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Image 7. Peanuts

Peanuts are a special case. Unlike the other nuts here, they grow on herbaceous plants instead of on trees and, as members of the bean family, they are nutritionally more closely related to beans than to other nuts. There is also a separate MeSH term, Peanut Hypersensitivity, dealing with peanut allergies.

Because peanuts are commonly used as experimental plants, many of the articles about them are not related to nutrition. To  focus on nutritional aspects, we suggest incorporating the Diet, Food, and Nutrition explosion into the search:

(peanut [tiab] OR peanuts [tiab] OR arachis [mh])

AND Diet, Food, and Nutrition [mh]

Citations: 2932

Great but Hidden: PubMed’s New Diet, Food, and Nutrition Explosion

By Eric Rumsey, Janna Lawrence and Xiaomei Gu

As we have written, NLM made a great improvement in introducing the new explosion for Diet, Food, and Nutrition. Before that was introduced this year, each of the three elements in the explosion had to be searched separately because they were not in the same explosion. So we strongly endorse the new explosion!

Although it is less difficult to search for nutrition articles now, there is still a problem. The term mapping feature of PubMed does not work for the word “nutrition,” which is certainly a common way to search for the broad subject comprised by the new explosion.

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Image 1. Search Details for Heart Attack.

In most cases in PubMed, if the user searches a word or term that’s synonymous with the appropriate MeSH term, the system will automatically include the MeSH term in the search. An example of this is searching for the term heart attack (without quotes).

As shown in Image 1, PubMed automatically maps the word to the appropriate MeSH term – “myocardial infarction” [MeSH Terms]. (To see Search details, on the PubMed search results screen, scroll down to the “Search details” box, in the right side-bar). Another example of PubMed’s automatic mapping is cancer, which maps to neoplasms [MeSH Terms].

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Image 2. Search Details for Nutrition.

A search for the word nutrition retrieves several phrases and MeSH terms, seen in the Search details in Image 2. But this does not include the new explosion Diet, Food, and Nutrition, which would retrieve many more relevant articles than these terms do.

There are two conceivable ways that NLM could address this problem. The first is to change the name of the explosion to Nutrition, so that mapping the word would not be necessary. The second solution is to make the word nutrition map to the new explosion. We encourage NLM to consider these options, so that the full power of the new explosion can be released!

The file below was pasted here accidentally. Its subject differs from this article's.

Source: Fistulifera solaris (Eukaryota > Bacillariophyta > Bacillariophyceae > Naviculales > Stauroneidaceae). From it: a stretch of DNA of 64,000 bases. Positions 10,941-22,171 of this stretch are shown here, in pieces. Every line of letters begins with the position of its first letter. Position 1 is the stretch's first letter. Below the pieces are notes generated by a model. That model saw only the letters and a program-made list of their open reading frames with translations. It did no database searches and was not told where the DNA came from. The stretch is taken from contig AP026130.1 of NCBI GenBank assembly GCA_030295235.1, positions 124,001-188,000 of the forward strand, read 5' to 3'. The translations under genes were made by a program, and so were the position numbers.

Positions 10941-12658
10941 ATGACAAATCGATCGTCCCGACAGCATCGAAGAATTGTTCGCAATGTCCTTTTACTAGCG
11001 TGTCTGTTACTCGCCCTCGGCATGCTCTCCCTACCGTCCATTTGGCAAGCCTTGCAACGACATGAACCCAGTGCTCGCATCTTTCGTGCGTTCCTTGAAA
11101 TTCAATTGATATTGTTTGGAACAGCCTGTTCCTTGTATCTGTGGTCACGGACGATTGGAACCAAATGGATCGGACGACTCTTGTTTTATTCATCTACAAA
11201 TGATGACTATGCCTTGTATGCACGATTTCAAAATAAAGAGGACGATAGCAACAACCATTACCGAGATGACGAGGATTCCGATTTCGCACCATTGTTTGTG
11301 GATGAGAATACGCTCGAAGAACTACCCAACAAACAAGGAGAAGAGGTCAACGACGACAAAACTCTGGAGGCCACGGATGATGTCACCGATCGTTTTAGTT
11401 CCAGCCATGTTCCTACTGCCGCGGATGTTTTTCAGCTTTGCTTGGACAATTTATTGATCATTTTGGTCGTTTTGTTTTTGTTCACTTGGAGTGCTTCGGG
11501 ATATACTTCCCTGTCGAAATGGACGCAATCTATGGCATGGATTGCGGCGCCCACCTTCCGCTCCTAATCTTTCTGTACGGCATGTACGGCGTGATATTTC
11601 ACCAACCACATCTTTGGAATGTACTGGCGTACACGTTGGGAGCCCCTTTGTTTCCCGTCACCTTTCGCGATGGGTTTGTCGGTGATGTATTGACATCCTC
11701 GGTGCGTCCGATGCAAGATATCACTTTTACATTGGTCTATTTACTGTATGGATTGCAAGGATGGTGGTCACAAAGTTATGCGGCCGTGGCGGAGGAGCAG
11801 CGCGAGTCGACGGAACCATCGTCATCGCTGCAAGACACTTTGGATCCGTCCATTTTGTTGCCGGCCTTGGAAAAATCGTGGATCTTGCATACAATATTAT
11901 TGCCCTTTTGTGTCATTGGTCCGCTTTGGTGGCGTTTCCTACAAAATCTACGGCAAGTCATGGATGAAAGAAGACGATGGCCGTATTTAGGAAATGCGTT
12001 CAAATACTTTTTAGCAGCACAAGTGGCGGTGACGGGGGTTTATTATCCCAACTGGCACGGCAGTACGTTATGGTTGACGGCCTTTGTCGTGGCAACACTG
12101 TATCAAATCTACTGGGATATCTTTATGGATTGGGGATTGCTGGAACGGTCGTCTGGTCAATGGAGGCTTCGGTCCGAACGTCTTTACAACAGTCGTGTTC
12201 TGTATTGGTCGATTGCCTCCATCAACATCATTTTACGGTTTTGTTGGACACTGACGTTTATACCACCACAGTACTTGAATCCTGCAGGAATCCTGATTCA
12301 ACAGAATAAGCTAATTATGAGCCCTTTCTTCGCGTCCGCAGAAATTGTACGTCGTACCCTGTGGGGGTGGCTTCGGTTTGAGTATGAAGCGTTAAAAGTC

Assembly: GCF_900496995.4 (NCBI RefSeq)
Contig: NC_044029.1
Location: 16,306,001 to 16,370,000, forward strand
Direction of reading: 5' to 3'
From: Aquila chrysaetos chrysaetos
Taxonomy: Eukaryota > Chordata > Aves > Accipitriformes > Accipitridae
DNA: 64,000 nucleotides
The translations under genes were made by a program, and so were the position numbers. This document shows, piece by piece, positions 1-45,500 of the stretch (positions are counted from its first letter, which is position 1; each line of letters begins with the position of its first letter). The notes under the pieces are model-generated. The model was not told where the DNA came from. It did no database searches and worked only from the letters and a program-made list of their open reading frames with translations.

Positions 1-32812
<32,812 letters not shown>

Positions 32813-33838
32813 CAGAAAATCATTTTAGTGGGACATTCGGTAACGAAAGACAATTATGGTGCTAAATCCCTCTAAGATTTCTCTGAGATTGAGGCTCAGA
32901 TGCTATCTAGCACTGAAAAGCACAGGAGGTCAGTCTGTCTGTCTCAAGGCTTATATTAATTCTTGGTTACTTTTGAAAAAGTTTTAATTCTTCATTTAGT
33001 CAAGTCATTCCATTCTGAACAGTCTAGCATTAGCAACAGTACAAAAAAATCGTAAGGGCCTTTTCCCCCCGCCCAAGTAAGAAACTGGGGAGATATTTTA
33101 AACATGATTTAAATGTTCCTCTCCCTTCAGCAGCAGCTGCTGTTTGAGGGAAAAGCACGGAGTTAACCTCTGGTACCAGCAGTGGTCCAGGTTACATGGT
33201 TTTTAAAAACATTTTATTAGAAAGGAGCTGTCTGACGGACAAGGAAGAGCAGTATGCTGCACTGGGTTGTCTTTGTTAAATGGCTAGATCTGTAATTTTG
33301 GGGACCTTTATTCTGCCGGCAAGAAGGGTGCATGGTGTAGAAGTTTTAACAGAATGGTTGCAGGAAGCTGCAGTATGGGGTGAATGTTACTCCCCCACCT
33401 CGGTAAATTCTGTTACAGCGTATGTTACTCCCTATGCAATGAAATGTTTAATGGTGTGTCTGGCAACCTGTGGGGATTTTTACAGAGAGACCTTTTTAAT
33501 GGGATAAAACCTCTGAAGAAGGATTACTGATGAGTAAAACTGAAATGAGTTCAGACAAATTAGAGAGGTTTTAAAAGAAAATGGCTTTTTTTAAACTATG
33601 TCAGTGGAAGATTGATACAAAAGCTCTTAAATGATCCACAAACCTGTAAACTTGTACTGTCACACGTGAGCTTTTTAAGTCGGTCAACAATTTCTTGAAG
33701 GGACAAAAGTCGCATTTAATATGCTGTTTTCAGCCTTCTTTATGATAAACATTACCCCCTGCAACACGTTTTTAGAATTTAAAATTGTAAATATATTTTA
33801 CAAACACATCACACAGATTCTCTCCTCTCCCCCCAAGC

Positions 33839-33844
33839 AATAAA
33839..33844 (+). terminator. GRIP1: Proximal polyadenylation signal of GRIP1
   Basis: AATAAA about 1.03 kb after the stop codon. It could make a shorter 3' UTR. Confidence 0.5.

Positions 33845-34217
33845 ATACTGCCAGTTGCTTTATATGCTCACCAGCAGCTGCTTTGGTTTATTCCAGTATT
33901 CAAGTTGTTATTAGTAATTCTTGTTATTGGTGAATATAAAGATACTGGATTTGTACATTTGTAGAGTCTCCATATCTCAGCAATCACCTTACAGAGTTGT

Plant-Based Foods – An Inclusive PubMed Search – Revised 2016

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By Eric Rumsey, Janna Lawrence and Xiaomei Gu

Searching for nutrition topics in PubMed is tricky. It’s especially difficult to search for plant-based foods (PBF’s). In 2014, we published an article that addresses this problem that contained a hedge for searching for PBF’s. A few months ago, the National Library of Medicine introduced a new explosion that makes it a lot easier to search for nutrition topics in PubMed, which we discussed here.

In this article we are revising our 2014 PBF hedge to incorporate the new PubMed explosion. While there may still be a few occasions when our previous hedge for PBF’s would be appropriate, in almost all cases we do not recommend using the old hedge. Instead, we recommend using the hedge below:

((Plants[mesh] OR Plant Preparations[mesh]) AND Diet, Food, and Nutrition [mesh]) OR (Vegetables[mesh] OR Fruit[mesh] OR Plants, Edible [mesh] OR Dietary Fiber[mesh] OR Flour[mesh] OR Bread[mesh] OR Diet, Vegetarian[mesh] OR Nuts[mesh] OR Condiments[mesh] OR Vegetable Proteins[mesh] OR Tea[mesh] OR Coffee[mesh] OR Wine[mesh] OR Vegetable Products[mesh])

The big change in this PBF hedge from the previous PBF hedge is, of course, replacing the food-diet-nutrition hedge that was part of the previous PBF hedge with the the new Diet, Food, and Nutrition explosion. Otherwise, the main change is the addition of the new MeSH term Vegetable Products.